Kedah and Melaka literature

According to Kedah Annals, Kadaram (Kedah Kingdom 630-1136) was founded by Maharaja Derbar Raja of Gemeronmarker, Persiamarker around 630 CE, and also alleged that the bloodline of Kedah royalties coming from Alexander The Great. The other Malay literature, Sejarah Melayu too alleged that they were the descendants of Alexander The Great.

Deutero Malays

Combination of the colonial Kambujas of Hindu-Buddhism faith, the Indo-Persian royalties and traders as well as traders from southern Chinamarker and elsewhere along the ancient trade routes, these peoples together with the aborigine Negrito Orang Asli and native seafarers and Proto Malays intermarried each others and thus a new group of peoples was formed and became to be known as the Deutero Malays, today they are commonly known as the Malays.

Alternate uses of the term

The name Malay is sometimes used to describe the concept of a Malay race, which includes all the ethnic groups inhabiting the Malay Archipelago and which are not of older aboriginal stock.

The term Melayu (Malay person in the Malay Language), in the Federal Constitution of Malaysia, refers to a person who professes Islam, habitually speaks the Malay language, conforms to Malay custom and who has at least one ancestor from the Malay Peninsula or Singapore.

Ethnic group vs. cultural sphere

The term "Malay" can refer to the ethnic group who live in the Malay peninsula (which include the southernmost part of Thailand called Patani and Satun) and east Sumatramarker as well as the cultural sphere that encompass a large part of the archipelago.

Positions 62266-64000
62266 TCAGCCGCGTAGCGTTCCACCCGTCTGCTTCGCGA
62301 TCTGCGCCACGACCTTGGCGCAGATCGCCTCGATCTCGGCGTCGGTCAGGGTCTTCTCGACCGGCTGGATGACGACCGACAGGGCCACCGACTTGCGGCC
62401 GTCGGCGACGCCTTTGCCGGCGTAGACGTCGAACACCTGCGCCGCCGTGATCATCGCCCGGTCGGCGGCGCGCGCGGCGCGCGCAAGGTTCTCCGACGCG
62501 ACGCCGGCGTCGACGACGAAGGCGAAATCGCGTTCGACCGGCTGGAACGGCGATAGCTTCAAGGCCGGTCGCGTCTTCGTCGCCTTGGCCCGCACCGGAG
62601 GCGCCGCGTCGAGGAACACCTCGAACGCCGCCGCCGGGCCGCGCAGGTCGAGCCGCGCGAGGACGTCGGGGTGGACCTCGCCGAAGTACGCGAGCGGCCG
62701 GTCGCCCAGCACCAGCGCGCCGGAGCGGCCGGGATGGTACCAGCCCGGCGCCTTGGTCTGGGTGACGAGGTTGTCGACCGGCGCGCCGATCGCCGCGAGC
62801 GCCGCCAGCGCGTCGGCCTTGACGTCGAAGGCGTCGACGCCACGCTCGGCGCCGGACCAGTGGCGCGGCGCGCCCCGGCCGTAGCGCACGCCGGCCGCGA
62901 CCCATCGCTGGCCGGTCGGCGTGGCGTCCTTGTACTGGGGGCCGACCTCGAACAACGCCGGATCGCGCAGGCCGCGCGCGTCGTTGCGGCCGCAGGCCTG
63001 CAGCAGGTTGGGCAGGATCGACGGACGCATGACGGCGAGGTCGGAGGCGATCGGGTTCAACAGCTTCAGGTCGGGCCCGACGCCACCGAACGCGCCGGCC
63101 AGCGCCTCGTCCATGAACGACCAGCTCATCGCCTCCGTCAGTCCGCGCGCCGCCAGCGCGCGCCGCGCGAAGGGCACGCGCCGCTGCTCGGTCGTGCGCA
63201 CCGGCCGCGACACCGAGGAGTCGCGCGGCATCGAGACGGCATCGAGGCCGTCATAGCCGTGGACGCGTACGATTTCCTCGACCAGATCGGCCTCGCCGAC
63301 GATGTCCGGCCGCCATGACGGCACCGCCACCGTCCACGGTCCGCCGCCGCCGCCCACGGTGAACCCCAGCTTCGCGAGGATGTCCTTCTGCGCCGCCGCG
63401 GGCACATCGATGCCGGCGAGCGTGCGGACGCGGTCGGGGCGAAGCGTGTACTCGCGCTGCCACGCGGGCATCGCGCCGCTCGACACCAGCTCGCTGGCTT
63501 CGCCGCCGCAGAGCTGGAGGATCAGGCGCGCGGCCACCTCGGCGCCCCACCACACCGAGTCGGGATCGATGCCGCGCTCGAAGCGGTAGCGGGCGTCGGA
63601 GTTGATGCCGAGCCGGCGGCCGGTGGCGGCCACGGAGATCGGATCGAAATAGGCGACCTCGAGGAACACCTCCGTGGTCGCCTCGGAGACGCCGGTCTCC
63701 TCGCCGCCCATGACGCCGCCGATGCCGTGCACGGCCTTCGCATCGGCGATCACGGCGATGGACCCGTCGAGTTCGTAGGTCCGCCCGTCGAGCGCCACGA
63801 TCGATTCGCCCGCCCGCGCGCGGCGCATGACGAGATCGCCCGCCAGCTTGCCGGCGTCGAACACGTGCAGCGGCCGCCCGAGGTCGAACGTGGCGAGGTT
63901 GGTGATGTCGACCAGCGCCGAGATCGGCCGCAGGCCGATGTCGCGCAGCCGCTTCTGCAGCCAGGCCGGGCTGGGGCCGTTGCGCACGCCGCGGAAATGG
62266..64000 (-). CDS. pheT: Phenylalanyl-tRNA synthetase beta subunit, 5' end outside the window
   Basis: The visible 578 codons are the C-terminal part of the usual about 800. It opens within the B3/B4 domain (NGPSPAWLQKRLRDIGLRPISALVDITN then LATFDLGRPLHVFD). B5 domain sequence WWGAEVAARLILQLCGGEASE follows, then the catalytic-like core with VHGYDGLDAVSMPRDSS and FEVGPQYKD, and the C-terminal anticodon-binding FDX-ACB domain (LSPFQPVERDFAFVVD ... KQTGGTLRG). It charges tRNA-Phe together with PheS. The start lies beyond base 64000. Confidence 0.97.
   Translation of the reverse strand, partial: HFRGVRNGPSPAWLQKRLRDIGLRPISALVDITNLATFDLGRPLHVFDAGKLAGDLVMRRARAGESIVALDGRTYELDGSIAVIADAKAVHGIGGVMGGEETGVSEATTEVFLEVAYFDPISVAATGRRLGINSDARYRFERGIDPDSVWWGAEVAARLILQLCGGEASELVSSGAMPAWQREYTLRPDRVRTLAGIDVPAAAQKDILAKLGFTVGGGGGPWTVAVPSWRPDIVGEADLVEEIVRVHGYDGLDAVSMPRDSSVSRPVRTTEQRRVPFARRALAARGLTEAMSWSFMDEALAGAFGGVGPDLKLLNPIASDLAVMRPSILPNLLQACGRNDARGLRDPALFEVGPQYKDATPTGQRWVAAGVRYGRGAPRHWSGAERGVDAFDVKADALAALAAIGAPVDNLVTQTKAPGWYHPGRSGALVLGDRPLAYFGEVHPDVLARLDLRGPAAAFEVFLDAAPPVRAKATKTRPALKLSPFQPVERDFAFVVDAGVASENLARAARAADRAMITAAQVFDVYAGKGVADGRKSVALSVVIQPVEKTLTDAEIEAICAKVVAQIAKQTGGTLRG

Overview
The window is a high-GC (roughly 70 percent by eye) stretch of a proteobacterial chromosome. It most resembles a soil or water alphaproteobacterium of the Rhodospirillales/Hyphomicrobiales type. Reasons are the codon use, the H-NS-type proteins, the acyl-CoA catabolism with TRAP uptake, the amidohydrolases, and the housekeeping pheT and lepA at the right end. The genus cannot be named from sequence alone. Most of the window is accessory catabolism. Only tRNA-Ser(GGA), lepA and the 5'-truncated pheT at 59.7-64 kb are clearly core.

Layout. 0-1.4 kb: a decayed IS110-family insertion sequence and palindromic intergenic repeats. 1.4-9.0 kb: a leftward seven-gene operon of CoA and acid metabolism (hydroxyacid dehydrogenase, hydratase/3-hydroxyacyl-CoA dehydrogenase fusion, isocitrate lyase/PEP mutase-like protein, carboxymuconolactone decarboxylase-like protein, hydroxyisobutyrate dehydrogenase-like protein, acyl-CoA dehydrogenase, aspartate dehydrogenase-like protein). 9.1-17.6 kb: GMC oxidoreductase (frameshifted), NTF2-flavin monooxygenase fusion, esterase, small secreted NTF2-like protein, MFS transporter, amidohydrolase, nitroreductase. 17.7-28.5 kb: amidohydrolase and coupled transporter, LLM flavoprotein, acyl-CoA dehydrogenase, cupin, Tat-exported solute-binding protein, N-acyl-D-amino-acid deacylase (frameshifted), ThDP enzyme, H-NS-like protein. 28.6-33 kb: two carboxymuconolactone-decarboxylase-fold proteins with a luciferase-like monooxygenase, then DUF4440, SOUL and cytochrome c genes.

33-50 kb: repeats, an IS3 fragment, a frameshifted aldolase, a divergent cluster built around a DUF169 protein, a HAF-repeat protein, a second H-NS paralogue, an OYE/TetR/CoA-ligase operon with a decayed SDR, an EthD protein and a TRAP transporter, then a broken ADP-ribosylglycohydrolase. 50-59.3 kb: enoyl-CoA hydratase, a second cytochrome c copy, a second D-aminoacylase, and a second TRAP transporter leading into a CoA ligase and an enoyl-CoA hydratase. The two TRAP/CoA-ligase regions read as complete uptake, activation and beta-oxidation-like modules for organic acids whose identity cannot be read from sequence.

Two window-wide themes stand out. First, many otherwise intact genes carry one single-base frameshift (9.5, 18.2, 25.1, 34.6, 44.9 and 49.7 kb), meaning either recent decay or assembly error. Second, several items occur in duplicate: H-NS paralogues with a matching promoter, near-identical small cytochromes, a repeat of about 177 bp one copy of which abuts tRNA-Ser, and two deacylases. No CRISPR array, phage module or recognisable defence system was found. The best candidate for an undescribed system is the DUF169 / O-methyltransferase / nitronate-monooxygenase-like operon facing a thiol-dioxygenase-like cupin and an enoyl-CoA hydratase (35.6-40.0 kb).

The Malay ethnic group is the majority in Malaysiamarker and Bruneimarker and a sizable minority in Singaporemarker and Indonesiamarker, and they form the majority in the five southernmost provinces of Thailand which historically made up the old Malay kingdom of Patani. These people speak various dialects of Malay language. The peninsular dialect as spoken in the Malaysian states of Pahang, Selangor and Johor is the standard speech among Malays in Malaysia and Singapore. In the Malay peninsula, the Kelantanese dialect in its purest form is the most difficult to understand. Other peninsula dialects include the Kedah-Perlis dialect, the Melakan dialect, the Minangkabau dialect of Negeri Sembilan, the Perak dialect and the Terengganu dialect. In Thailand, Malays of Satun speak the Kedah-Perlis dialect while those in the Patani provinces speak the Kelantanese lingo. Meanwhile, the Riaumarker dialect of eastern Sumatra has been adopted as a national tongue, Indonesian, for the whole Indonesian population.The ethnic Malay have had a Muslim culture since the 15th century.

In Malaysia, the majority of the population is made up of ethnic Malays while the minorities consist of southern Chinese (e.g. Hokkien and Cantonese), southern Indians (mainly Tamils), non-ethnic Malay indigenous peoples (e.g. Iban and Kadazan), as well as Eurasians.

Malay cultural influences filtered out throughout the archipelago, such as the monarchical state, religion (Hinduism/Buddhism in the first millennium AD, Islam in the second millennium), and the Malay language. The influential Srivijaya kingdom had unified the various ethnic groups in southeast Asia into a convergent cultural sphere for almost a millennium. It was during that time that vast borrowing of Sanskrit words and concepts facilitated the advanced linguistic development of Malay as a language. Malay was the regional lingua franca, and Malay-based creole languages existed in most trading ports in Indonesia.

See also



External links



References

  1. Federal Constitution, Malaysia (Article 160)
  2. aseanfocus.com